Reference > Anthologies > Warner, et al., eds. > The Library > Verse

C.D. Warner, et al., comp.  The Library of the World’s Best Literature.
An Anthology in Thirty Volumes.  1917.
The Gods of Greece
By Friedrich von Schiller (1759–1805)
Translation of Lord Edward Bulwer-Lytton

      YE in the age gone by,
Who ruled the world—a world how lovely then!
  And guided still the steps of happy men
In the light leading-strings of careless joy!
Ah, flourished then your service of delight!        5
  How different, oh how different, in the day
When thy sweet fanes with many a wreath were bright,
        O Venus Amathusia!
      Then, through a veil of dreams
Woven by song, truth’s youthful beauty glowed,        10
  And life’s redundant and rejoicing streams
Gave to the soulless, soul—where’er they flowed.
Man gifted Nature with divinity
  To lift and link her to the breast of love;
All things betrayed to the initiate eye        15
        The track of gods above!
      Where lifeless—fixed afar—
A flaming ball to our dull sense is given,
  Phœbus Apollo in his golden car
In silent glory swept the fields of heaven!        20
On yonder hill the Oread was adored;
  In yonder tree the Dryad held her home;
And from her urn the gentle Naiad poured
        The wavelet’s silver foam.
      Yon bay chaste Daphne wreathed;        25
Yon stone was mournful Niobe’s mute cell;
  Low through yon sedges pastoral Syrinx breathed,
And through those groves wailed the sweet Philomel,
The tears of Ceres swelled in yonder rill—
  Shed for Proserpina to Hades borne;        30
And for her lost Adonis, yonder hill
        Heard Cytherea mourn!
      Heaven’s shapes were charmed unto
The mortal race of old Deucalion:
  Pyrrha’s fair daughter humanly to woo,        35
Came down, in shepherd’s guise, Latona’s son;
Between men, heroes, gods, harmonious then,
  Love wove sweet links and sympathies divine,
Blest Amathusia,—heroes, gods, and men,
        Equals before thy shrine!        40
      Not to that culture gay,
Stern self-denial or sharp penance wan!
  Well might each heart be happy in that day,
For gods, the happy ones, were kin to man!
The beautiful alone the holy there!        45
  No pleasure shamed the gods of that young race;
So that the chaste Camenæ favoring were,
        And the subduing Grace!
      A palace every shrine;
Your very sports heroic;—yours the crown        50
  Of contests hallowed to a power divine,
As rushed the chariots thundering to renown.
Fair round the altar where the incense breathed,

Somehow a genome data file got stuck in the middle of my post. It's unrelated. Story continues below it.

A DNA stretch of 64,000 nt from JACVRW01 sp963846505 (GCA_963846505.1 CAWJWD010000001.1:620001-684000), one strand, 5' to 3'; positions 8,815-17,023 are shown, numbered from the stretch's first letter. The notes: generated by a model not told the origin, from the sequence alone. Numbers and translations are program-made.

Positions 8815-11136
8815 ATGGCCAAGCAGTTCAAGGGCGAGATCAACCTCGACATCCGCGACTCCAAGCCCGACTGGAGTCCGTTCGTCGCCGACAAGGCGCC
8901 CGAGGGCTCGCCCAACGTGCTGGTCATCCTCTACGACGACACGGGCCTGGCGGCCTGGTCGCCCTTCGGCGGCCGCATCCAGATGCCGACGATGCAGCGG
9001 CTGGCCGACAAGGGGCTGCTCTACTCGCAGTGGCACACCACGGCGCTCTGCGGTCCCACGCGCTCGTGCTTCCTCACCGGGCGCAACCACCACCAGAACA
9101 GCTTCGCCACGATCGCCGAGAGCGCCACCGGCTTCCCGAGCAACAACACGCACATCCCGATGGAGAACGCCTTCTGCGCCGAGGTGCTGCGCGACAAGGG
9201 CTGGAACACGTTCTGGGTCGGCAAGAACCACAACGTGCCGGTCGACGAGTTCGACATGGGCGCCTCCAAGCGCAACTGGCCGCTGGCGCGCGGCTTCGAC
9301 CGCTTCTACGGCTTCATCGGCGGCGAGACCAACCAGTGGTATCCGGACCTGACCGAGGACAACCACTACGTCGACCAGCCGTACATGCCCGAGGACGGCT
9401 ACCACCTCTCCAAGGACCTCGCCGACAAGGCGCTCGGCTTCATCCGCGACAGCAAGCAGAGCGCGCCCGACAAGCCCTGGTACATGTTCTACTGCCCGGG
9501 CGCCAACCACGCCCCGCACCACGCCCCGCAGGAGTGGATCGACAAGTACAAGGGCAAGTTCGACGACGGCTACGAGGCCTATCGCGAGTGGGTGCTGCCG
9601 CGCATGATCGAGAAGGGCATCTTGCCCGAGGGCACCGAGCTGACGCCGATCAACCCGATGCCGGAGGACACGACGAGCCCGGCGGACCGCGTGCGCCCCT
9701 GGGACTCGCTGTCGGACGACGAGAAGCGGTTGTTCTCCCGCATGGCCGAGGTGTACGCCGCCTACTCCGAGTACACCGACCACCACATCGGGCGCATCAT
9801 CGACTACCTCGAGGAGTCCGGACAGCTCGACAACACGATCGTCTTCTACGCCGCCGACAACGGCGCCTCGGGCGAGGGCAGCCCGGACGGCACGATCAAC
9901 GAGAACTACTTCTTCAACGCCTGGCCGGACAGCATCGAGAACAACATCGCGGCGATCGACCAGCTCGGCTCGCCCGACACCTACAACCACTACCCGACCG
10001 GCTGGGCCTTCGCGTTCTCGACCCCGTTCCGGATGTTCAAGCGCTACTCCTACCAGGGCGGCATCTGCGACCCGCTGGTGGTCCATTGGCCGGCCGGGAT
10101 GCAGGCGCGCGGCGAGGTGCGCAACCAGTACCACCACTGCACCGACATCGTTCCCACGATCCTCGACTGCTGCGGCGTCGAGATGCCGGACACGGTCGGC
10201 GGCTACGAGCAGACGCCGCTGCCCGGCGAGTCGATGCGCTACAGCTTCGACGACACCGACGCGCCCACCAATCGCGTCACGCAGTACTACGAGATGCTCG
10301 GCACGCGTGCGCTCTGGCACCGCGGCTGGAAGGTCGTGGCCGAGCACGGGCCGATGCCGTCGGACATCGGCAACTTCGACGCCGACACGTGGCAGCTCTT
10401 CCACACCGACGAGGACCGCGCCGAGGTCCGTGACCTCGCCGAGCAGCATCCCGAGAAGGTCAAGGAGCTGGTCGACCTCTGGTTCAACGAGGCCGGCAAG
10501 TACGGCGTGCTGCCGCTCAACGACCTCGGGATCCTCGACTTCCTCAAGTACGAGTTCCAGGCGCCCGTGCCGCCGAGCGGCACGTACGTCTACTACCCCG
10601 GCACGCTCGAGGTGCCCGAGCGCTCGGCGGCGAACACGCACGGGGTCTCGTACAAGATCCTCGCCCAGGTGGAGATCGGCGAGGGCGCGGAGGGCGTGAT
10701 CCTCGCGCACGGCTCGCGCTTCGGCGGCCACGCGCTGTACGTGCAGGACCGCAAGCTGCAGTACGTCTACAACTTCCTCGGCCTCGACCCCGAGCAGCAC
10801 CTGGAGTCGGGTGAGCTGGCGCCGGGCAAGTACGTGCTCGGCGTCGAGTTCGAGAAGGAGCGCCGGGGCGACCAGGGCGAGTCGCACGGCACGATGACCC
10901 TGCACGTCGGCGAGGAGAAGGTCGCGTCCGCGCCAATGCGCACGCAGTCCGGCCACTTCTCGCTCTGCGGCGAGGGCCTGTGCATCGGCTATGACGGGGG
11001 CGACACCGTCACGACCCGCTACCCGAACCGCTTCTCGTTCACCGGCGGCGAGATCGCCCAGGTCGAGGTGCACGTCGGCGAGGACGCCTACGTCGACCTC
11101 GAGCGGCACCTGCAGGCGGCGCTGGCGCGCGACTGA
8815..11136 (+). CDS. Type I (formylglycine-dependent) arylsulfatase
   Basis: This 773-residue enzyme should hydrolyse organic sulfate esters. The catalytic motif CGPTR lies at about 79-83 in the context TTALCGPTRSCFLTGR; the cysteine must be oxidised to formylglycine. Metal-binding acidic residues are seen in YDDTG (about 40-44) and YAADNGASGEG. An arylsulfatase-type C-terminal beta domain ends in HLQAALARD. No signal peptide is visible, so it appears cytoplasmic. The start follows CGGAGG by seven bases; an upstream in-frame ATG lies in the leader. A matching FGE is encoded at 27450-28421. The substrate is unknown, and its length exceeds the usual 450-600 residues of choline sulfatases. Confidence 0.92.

Moved your melodious dance inspired; and fair
Above victorious brows, the garland wreathed        55
        Sweet leaves round odorous hair!
      The lively Thyrsus-swinger,
And the wild car the exulting panthers bore,
  Announced the presence of the rapture-bringer;
Bounded the satyr and blithe faun before;        60
And Mænads, as the frenzy stung the soul,
  Hymned in their madding dance the glorious wine,
As ever beckoned to the lusty bowl
        The ruddy host divine!
      Before the bed of death        65
No ghastly spectre stood; but from the porch
  Of life—the lip—one kiss inhaled the breath,
And the mute graceful genius lowered a torch.
The judgment balance of the realms below,
  A judge himself of mortal lineage held;        70
The very Furies, at the Thracian’s woe,
        Were moved and music-spelled.
      In the Elysian grove
The shades renewed the pleasures life held dear:
  The faithful spouse rejoined remembered love,        75
And rushed along the meads the charioteer;
There Linus poured the old accustomed strain;
  Admetus there Alcestis still could greet; won
Orestes hath his faithful friend again,
        His arrows Pœas’s son.        80
      More glorious then the meeds
That in their strife with labor nerved the brave,
  To the great doer of renownèd deeds,
The Hebe and the heaven the Thunderer gave.
Before the rescued rescuer of the dead,        85
  Bowed down the silent and immortal host;
And the twin stars their guiding lustre shed
        On the bark tempest-tost!
      Art thou, fair world, no more?
Return, thou virgin bloom on nature’s face;—        90
  Ah, only on the minstrel’s magic shore,
Can we the footstep of sweet fable trace!
The meadows mourn for the old hallowing life;
  Vainly we search the earth, of gods bereft;
Where once the warm and living shapes were rife,        95
        Shadows alone are left!
      Cold from the north has gone
Over the flowers the blast that killed their May;
  And to enrich the worship of the One,
A universe of gods must pass away!        100
Mourning, I search on yonder starry steeps,
  But thee no more, Selene, there I see!
And through the woods I call, and o’er the deeps,
        And—Echo answers me!
      Deaf to the joys she gives,        105
Blind to the pomp of which she is possessed,
  Unconscious of the spiritual power that lives
Around and rules her, by our bliss unblessed,
Dull to the art that colors or creates,—
  Like the dead timepiece, godless nature creeps        110
Her plodding round, and by the leaden weights
        The slavish motion keeps.
      To-morrow to receive
New life, she digs her proper grave to-day;
  And icy moons with weary sameness weave        115
From their own light their fullness and decay.
Home to the poets’ land the gods are flown;
  Light use in them that later world discerns,
Which, the diviner leading-strings outgrown,
        On its own axle turns.        120
      Home! and with them are gone
The hues they gazed on and the tones they heard;
  Life’s beauty and life’s melody;—alone
Broods o’er the desolate void the lifeless word:
Yet rescued from Time’s deluge, still they throng        125
  Unseen the Pindus they were wont to cherish:
Ah, that which gains immortal life in song,
        To mortal life must perish!

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